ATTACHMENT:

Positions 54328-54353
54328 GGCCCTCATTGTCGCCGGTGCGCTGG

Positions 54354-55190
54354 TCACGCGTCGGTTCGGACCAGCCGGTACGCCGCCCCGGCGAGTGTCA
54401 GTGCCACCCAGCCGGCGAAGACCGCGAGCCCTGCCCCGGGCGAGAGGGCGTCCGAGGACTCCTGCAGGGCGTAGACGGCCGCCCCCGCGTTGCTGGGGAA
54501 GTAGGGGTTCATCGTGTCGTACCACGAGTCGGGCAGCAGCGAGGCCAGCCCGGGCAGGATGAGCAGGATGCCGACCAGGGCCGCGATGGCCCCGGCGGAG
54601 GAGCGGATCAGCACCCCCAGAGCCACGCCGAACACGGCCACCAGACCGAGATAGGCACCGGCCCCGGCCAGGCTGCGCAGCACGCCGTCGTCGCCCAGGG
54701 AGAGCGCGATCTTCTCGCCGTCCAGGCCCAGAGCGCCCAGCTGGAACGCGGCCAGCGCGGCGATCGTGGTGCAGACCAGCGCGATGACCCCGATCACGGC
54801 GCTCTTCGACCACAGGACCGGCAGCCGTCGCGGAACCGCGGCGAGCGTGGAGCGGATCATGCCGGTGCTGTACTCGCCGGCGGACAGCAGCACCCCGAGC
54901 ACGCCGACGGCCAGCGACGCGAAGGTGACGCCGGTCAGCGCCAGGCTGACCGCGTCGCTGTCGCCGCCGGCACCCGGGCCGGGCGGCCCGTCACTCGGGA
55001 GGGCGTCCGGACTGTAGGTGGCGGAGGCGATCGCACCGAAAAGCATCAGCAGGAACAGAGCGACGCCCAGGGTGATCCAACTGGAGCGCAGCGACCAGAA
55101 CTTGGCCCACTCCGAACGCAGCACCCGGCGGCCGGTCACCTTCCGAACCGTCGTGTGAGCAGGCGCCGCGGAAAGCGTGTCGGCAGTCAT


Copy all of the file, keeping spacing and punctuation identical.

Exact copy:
Positions 54328-54353
54328 GGCCCTCATTGTCGCCGGTGCGCTGG

Positions 54354-55190
54354 TCACGCGTCGGTTCGGACCAGCCGGTACGCCGCCCCGGCGAGTGTCA
54401 GTGCCACCCAGCCGGCGAAGACCGCGAGCCCTGCCCCGGGCGAGAGGGCGTCCGAGGACTCCTGCAGGGCGTAGACGGCCGCCCCCGCGTTGCTGGGGAA
54501 GTAGGGGTTCATCGTGTCGTACCACGAGTCGGGCAGCAGCGAGGCCAGCCCGGGCAGGATGAGCAGGATGCCGACCAGGGCCGCGATGGCCCCGGCGGAG
54601 GAGCGGATCAGCACCCCCAGAGCCACGCCGAACACGGCCACCAGACCGAGATAGGCACCGGCCCCGGCCAGGCTGCGCAGCACGCCGTCGTCGCCCAGGG
54701 AGAGCGCGATCTTCTCGCCGTCCAGGCCCAGAGCGCCCAGCTGGAACGCGGCCAGCGCGGCGATCGTGGTGCAGACCAGCGCGATGACCCCGATCACGGC
54801 GCTCTTCGACCACAGGACCGGCAGCCGTCGCGGAACCGCGGCGAGCGTGGAGCGGATCATGCCGGTGCTGTACTCGCCGGCGGACAGCAGCACCCCGAGC
54901 ACGCCGACGGCCAGCGACGCGAAGGTGACGCCGGTCAGCGCCAGGCTGACCGCGTCGCTGTCGCCGCCGGCACCCGGGCCGGGCGGCCCGTCACTCGGGA
55001 GGGCGTCCGGACTGTAGGTGGCGGAGGCGATCGCACCGAAAAGCATCAGCAGGAACAGAGCGACGCCCAGGGTGATCCAACTGGAGCGCAGCGACCAGAA
55101 CTTGGCCCACTCCGAACGCAGCACCCGGCGGCCGGTCACCTTCCGAACCGTCGTGTGAGCAGGCGCCGCGGAAAGCGTGTCGGCAGTCAT